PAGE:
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Subspecialties Glaucoma, Business and Innovation

Innovative Treatment in Intraocular Pressure Lowering

sponsored by Allergan

Glaucoma is a leading cause of irreversible vision loss, affecting 70 million people globally. This chronic, progressive disease is characterized by elevated IOP – a major risk factor for glaucomatous visual field loss. While eye drop medications are the standard first-line treatment to lower IOP, adherence is an important factor and for some patients this may be challenging (2).

DURYSTA™ (bimatoprost intracameral implant) is the first and only FDA-approved biodegradable, intracameral implant indicated for the reduction of IOP in patients with OAG or OHT. DURYSTA™ comprises a sterile implant containing 10 mcg of prostaglandin analog preloaded into a single-use applicator that should only be administered once per eye without re-treatment. The applicator contains prostaglandin analog, bimatoprost, which is believed to lower IOP in humans by increasing aqueous humor outflow through both the trabecular meshwork and uveoscleral outflow pathways. DURYSTA™ is administered directly into the anterior chamber of the eye, via a pre-loaded 28-gauge needle, where it delivers bimatoprost 24/7 for several months. The implant – measuring approximately 1 mm in length – is made of a preservative-free polymer matrix, designed to slowly degrade over time into lactic and glycolic acid. The benefit for physicians? DURYSTA™ is physician administered, bypassing the ocular surface for direct delivery to diseased tissues (1).

The availability of DURYSTA™ marks a major milestone for IOP lowering in glaucoma. 

For full Prescribing Information for DURYSTA™, please click here.

For more information, visit

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DURYSTA™ (bimatoprost implant) is indicated for the reduction of intraocular pressure (IOP) in patients with open angle glaucoma (OAG) or ocular hypertension (OHT). 



DURYSTA™ is contraindicated in patients with: active or suspected ocular or periocular infections; corneal endothelial cell dystrophy (e.g., Fuchs’ Dystrophy); prior corneal transplantation or endothelial cell transplants (e.g., Descemet’s Stripping Automated Endothelial Keratoplasty [DSAEK]); absent or ruptured posterior lens capsule, due to the risk of implant migration into the posterior segment; hypersensitivity to bimatoprost or to any other components of the product.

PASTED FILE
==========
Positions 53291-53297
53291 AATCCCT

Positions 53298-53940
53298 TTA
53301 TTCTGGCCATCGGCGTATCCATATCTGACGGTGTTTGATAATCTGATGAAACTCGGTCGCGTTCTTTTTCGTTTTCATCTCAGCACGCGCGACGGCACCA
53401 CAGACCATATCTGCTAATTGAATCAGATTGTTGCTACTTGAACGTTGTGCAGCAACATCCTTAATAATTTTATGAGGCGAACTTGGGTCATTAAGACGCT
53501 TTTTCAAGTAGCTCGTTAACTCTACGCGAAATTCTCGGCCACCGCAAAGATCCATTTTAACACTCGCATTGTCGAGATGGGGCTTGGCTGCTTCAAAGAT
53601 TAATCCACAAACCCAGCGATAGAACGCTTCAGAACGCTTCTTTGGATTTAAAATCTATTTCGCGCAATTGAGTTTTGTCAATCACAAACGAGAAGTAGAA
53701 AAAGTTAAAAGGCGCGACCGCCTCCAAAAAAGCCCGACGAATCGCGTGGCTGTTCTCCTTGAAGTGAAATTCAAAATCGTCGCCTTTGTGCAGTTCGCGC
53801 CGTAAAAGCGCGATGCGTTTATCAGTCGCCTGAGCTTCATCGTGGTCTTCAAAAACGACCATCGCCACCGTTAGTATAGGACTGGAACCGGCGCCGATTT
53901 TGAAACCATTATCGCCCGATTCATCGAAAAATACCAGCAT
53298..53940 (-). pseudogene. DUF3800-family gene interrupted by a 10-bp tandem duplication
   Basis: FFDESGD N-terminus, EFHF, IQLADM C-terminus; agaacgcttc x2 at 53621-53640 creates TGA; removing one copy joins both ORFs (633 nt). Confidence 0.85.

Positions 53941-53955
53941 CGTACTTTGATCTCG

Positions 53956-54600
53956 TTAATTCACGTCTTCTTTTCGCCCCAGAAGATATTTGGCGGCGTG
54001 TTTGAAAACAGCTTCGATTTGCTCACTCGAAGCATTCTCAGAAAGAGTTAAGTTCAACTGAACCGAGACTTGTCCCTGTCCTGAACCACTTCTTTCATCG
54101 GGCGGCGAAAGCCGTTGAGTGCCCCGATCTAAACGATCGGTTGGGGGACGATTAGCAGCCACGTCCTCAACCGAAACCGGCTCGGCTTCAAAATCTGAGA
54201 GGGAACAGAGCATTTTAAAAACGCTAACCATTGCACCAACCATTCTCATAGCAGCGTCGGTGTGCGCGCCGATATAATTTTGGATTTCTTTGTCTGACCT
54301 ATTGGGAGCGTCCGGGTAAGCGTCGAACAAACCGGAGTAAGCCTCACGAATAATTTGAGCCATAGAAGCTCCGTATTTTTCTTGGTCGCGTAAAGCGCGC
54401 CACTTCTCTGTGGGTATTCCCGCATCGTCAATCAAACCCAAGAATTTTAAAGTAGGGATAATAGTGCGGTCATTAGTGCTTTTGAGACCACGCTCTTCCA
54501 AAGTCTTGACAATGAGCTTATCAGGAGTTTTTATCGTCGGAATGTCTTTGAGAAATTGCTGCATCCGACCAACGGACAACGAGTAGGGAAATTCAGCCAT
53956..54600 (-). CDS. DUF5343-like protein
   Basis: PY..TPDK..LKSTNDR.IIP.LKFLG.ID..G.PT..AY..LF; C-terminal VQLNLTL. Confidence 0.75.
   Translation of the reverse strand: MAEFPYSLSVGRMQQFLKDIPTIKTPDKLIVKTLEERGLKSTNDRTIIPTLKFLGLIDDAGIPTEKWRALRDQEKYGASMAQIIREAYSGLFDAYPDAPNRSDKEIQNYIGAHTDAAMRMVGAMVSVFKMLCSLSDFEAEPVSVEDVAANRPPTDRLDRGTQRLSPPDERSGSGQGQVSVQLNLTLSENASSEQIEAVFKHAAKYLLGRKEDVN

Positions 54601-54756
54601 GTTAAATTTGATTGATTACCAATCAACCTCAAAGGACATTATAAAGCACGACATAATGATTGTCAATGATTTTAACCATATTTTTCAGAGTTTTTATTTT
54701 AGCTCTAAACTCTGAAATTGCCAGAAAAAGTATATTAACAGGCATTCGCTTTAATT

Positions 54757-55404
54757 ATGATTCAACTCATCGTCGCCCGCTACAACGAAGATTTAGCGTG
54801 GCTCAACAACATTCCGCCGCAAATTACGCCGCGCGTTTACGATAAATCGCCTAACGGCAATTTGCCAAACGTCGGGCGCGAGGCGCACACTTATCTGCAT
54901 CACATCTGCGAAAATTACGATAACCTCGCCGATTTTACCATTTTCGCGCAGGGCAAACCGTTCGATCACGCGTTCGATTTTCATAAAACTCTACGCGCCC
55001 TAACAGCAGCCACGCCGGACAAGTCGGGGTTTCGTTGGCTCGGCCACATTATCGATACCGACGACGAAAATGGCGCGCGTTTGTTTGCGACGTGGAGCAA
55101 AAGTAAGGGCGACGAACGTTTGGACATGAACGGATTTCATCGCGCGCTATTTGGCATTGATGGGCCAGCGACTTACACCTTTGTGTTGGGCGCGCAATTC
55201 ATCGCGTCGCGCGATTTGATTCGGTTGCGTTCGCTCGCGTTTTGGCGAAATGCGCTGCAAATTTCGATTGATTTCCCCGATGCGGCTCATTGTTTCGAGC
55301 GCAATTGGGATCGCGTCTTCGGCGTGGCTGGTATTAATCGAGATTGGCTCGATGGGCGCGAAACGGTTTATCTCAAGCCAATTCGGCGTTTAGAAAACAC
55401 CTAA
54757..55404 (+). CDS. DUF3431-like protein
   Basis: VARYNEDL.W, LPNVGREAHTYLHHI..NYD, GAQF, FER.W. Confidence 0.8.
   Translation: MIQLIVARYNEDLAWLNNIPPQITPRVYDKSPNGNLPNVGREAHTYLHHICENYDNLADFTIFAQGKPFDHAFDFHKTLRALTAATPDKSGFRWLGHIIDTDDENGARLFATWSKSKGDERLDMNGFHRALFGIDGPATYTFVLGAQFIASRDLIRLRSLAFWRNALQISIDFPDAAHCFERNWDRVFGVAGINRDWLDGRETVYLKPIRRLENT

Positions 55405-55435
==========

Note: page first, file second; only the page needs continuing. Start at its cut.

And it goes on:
Warnings and Precautions

The presence of DURYSTA™ implants has been associated with corneal adverse reactions and increased risk of corneal endothelial cell loss. Administration of DURYSTA™ should be limited to a single implant per eye without retreatment. Caution should be used when prescribing DURYSTA™ in patients with limited corneal endothelial cell reserve.

DURYSTA™ should be used with caution in patients with narrow iridocorneal angles (Shaffer grade < 3) or anatomical obstruction (e.g., scarring) that may prohibit settling in the inferior angle.

Macular edema, including cystoid macular edema, has been reported during treatment with ophthalmic bimatoprost, including DURYSTA™ intracameral implant. DURYSTA™ should be used with caution in aphakic patients, in pseudophakic patients with a torn posterior lens capsule, or in patients with known risk factors for macular edema.

Prostaglandin analogs, including DURYSTA™, have been reported to cause intraocular inflammation. DURYSTA™ should be used with caution in patients with active intraocular inflammation (e.g., uveitis) because the inflammation may be exacerbated.

Ophthalmic bimatoprost, including DURYSTA™ intracameral implant, has been reported to cause changes to pigmented tissues, such as increased pigmentation of the iris. Pigmentation of the iris is likely to be permanent. Patients who receive treatment should be informed of the possibility of increased pigmentation. While treatment with DURYSTA™ can be continued in patients who develop noticeably increased iris pigmentation, these patients should be examined regularly.

Intraocular surgical procedures and injections have been associated with endophthalmitis. Proper aseptic technique must always be used with administering DURYSTA™, and patients should be monitored following the administration.

Adverse Reactions

In controlled studies, the most common ocular adverse reaction reported by 27% of patients was conjunctival hyperemia. Other common adverse reactions reported in 5%-10% of patients were foreign body sensation, eye pain, photophobia, conjunctival hemorrhage, dry eye, eye irritation, intraocular pressure increased, corneal endothelial cell loss, vision blurred, iritis, and headache.

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  1. DURYSTA™ [Prescribing Information]. Irvine, CA: Allergan, Inc. (2020).
  2. B Gomes et al., “Assessment of eye drop instillation technique in glaucoma patients”, Arq Bras Oftalmol, 80, 238 (2017). PMID: 28954024.

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